It doesn’t get much rarer than this custom-built Ferrari Berlinetta
When was the last truly graceful Ferrari? It’s a question we recently posed to our followers on Instagram, with varying results. Of little surprise was that numerous votes were cast for the F355, 456 and 550 Maranello, cars that show the roll Pininfarina was on in the 1990s. More shocking was that some suggested you need to trace as far back as the 1960s and to sultry Gran Turismos such as the 275 GTB and 365 GT 2+2 for automotive elegance in the truest sense. Few could argue that Ferrari is building the fastest, most technologically advanced and desirable cars in the world right now and, let’s face it, it has been for a while. But where’s the understated and knee-weakening feminine elegance gone?
Thankfully, one of Carrozzeria Touring Superleggera’s well-heeled customers wondered the same thing. Together, they hatched a plan to bestow a simpler, more classically designed body on the underpinnings of the mighty 740bhp F12berlinetta, a car whose functional, aerodynamically-led styling we’ve always deemed on the fussy side. Touring’s charismatic designer Louis de Fabribeckers got to work, and the result is this: the Berlinetta Lusso.
Chiefly inspired by Ferrari’s first series-produced model, the gorgeous Touring-bodied 166 MM from 1948, the Berlinetta Lusso made its debut at the Geneva Motor Show in 2015. We actually had a dalliance with the first completed car in California later that year and it’s fair to say the ‘complex simplicity’ of its hand-beaten bodywork left an indelible mark on our memories. From then on, there was a permanent space reserved for the charming V12 in the garage of our dreams – which is handy given one of the five Berlinetta Lussos built by Touring has just emerged for sale in the Classic Driver Market.
Resplendent in the ultra-tasteful shade of Grigio Mistico over a spellbinding brown and beige leather interior, this Berlinetta is chassis number two and was certainly not the first Touring creation in its owner’s stable. Proportionally, the smooth, high-waisted body boasts echoes of the 250 GT Lusso and, more recently, the opinion-polarising 612 Scaglietti. But we’d argue there’s nothing divisive about this car, which has clearly not been ‘overdesigned’ as is so often the case with supercars these days. As with all of Touring’s creations, the details and both abundant and hypnotising – there are subtle flares on this car that mass-producing manufacturers could only dream of. It exudes elegance.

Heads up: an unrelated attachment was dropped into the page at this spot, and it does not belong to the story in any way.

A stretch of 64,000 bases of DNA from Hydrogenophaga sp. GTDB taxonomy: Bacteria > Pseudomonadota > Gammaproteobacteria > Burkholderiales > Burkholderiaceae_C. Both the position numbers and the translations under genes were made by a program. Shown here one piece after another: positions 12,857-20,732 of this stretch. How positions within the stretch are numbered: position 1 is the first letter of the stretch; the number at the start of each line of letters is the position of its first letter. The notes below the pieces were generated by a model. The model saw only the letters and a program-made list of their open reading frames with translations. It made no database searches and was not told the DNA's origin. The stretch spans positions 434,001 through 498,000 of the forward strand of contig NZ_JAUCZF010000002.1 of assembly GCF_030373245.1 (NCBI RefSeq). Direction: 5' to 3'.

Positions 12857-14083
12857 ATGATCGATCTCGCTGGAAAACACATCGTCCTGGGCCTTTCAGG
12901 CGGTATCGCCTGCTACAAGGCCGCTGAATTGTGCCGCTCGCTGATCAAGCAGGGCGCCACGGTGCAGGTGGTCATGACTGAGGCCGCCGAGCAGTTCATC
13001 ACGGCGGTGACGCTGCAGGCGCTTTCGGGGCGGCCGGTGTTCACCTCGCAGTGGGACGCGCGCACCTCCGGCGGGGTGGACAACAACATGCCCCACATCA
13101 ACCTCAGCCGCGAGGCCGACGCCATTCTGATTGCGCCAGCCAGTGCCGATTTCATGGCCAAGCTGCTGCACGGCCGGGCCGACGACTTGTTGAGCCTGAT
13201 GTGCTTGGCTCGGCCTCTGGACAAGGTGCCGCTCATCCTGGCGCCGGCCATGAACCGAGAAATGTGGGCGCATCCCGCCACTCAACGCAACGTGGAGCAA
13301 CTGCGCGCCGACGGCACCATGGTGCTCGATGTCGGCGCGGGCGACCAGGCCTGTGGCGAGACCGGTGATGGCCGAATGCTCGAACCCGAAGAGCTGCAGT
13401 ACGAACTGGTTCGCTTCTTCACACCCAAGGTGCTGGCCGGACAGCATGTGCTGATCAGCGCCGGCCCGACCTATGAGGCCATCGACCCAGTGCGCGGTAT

Save for the headlights, taillights and the windscreen, the exterior shares nothing with its F12b counterpart, which goes some way to explain why each Berlinetta Lusso body takes Touring’s craftsmen over 5,000 hours to handshape. We particularly love the car’s ‘egg-crate’ grille and small, pert tail, which looks infinitely better resolved than the complex arrangement on the F12b and is one of the myriad reasons why this car will age so much more gracefully. Oh, the body’s also slightly lighter than the F12’s and believe us when we say the same neck-snapping, eye-watering performance is present and correct.
The interior, too, is fundamentally unchanged, though the same meticulous attention to detail has been paid as the body in order to bolster its Grand Touring credentials. The cabin is a triumph – from the sumptuous and rich-smelling hides that lend a feeling of the old world to the subtle wood trim that’s firmly in the new. The contrasting Terra de Siena stitching is the beautifully judged cherry on the cake. There’s also a bespoke matching luggage set.
We will admit, the Berlinetta Lusso does not slap you round the face with its styling and leave you slack-mouthed and drooling to the same extent as Touring’s stunning Alfa Romeo-based Disco Volante. But it is a more mature design that was always meant to appeal to a more mature and discerning customer. The car successfully evokes a bygone era of restrained automotive elegance that frankly we cannot envisage ever returning and serves as a timely reminder that less is definitely more.
Photos: Stephan Bauer © 2019